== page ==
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The housing crisis has turned the UK into a nation of adult children

This is Home Front with Vicky Spratt, a subscriber-only newsletter from i. If you’d like to get this direct to your inbox, every single week, you can sign up here.

For millions of young people in England and Wales, the independence of adulthood has never materialised. That moment that comes when you leave the family home, create one of your own, and begin, for the first time, to live on your own terms.

In 2021 data from the Office for National Statistics (ONS) shows that 4.9 million people under the age of 34 – who we would call millennials or Generation Z – are living with their parents. That’s up nearly 15 per cent on figures from 2011, when the number hit a record high.

The data was collected during the pandemic so it could be skewed by the Coronavirus crisis but, nonetheless, the ONS’s figures suggest that the number of people who never quite fly the nest has been on an upwards trajectory.

If you drill down into the ONS data, the findings are even more stark about these “adult children”.

Young men still living with their parents outnumber women by three to two.

And the number of 20 to 24-year-olds still in the family home is now 51.2 per cent. Ten years ago, it was 44.5 per cent.

For those aged between 30 and 34, there has been a 12 per cent increase.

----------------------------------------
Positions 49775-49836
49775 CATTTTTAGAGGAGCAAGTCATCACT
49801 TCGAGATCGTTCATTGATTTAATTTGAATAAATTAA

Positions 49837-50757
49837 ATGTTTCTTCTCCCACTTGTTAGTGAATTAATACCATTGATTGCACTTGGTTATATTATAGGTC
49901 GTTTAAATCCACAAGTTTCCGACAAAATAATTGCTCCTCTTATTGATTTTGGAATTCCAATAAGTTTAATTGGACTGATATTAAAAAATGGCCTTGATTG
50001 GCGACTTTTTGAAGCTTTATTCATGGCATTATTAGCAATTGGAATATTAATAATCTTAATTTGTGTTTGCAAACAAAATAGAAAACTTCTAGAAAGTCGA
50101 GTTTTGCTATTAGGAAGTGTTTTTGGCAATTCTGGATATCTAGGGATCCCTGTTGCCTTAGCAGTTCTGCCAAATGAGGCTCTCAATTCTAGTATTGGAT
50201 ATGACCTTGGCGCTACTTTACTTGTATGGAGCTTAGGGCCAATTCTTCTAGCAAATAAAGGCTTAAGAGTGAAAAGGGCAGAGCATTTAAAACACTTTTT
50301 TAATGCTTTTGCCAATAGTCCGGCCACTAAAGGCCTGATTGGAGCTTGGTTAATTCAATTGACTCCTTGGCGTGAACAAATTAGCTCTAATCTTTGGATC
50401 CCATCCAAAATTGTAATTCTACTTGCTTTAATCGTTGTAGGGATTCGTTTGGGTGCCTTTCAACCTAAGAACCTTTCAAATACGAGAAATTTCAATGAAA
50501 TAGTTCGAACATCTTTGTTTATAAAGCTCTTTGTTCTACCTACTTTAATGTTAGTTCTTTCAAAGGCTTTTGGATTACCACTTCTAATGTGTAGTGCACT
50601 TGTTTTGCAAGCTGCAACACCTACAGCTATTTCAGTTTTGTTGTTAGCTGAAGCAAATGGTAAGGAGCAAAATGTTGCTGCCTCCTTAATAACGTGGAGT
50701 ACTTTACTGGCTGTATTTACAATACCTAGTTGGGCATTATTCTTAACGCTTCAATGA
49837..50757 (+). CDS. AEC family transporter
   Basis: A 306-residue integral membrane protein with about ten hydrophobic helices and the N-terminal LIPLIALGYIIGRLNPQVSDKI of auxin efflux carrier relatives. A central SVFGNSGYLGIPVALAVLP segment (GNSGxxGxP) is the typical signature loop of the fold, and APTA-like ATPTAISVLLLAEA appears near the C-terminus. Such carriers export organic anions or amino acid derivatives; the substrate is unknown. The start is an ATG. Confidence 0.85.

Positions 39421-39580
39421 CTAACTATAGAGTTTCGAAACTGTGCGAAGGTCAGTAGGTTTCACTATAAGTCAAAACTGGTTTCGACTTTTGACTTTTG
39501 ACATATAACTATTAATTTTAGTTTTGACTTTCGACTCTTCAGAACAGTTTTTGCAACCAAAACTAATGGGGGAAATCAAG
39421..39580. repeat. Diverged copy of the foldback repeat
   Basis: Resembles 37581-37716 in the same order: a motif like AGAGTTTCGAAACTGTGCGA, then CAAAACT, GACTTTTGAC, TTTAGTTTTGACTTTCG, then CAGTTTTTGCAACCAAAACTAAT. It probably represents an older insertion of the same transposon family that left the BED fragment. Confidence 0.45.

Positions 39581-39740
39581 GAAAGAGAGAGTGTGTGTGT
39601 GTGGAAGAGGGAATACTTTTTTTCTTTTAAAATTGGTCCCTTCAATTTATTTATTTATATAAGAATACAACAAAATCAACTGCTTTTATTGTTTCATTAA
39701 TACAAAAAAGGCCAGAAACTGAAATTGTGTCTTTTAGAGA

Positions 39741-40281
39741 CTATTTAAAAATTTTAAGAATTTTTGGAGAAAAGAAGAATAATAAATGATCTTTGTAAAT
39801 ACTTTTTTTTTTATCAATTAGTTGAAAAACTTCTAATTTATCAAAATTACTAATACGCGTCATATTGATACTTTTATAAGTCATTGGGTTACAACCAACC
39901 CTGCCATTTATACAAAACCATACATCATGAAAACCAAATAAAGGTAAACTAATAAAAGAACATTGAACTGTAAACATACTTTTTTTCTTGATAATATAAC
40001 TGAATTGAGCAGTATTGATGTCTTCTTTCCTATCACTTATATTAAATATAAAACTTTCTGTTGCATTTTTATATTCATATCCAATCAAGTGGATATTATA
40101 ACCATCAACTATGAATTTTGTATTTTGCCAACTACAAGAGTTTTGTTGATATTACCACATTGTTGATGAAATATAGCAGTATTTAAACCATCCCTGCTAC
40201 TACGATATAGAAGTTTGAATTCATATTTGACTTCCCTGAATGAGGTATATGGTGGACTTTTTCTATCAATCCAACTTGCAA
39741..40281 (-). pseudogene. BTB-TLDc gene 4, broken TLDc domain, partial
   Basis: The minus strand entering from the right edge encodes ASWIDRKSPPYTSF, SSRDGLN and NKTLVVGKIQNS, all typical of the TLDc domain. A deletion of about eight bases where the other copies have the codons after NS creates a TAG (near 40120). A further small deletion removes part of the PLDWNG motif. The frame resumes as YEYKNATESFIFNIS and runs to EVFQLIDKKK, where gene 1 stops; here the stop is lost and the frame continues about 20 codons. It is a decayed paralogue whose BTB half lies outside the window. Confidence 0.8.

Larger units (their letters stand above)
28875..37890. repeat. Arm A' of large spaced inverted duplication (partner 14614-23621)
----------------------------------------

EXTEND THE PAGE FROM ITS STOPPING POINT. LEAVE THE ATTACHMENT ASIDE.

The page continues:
Added to that, almost half of single-parent families now have adult children at home.

In London, where housing has become particularly expensive, one in four households had at least one adult child living at home.

It is surely no coincidence that the rise in the number of young adults still sharing a home with their parents as they move through their twenties and thirties has coincided with a historic rise in house prices which, since the year 2000 have gone up by 224 per cent, while wages have only increased by 94 per cent. Rents, too, are now more expensive than they’ve ever been. Average asking rents have now set a grim record by passing £1,000 a month outside London for the first time.

When the 2008 global financial crisis happened, think-tanks like the Resolution Foundation warned that it would have a scarring effect on the earning power of younger generations.

They were right. The fallout has also had a diminishing effect on their life chances. Unless you have wealthy parents who can help you buy a home of your own, you are now three times less likely to do so by the age of 30.

All of this marks a huge shift for our society, a moving of goalposts for young people without wealth and a narrowing of choices for anyone who relies on income as opposed to inheritance. It signals that there is less mobility in this country today. It is, quite literally, harder to get on and live your life for young adults now.

Younger generations have been infantilised by bad policy. Since 2010 it’s been clear that we have a severe and deepening housing crisis in Britain. And it’s been clear that young people (as well as anyone on a low income) are the hardest hit. By 2016, home ownership for young adults was in decline.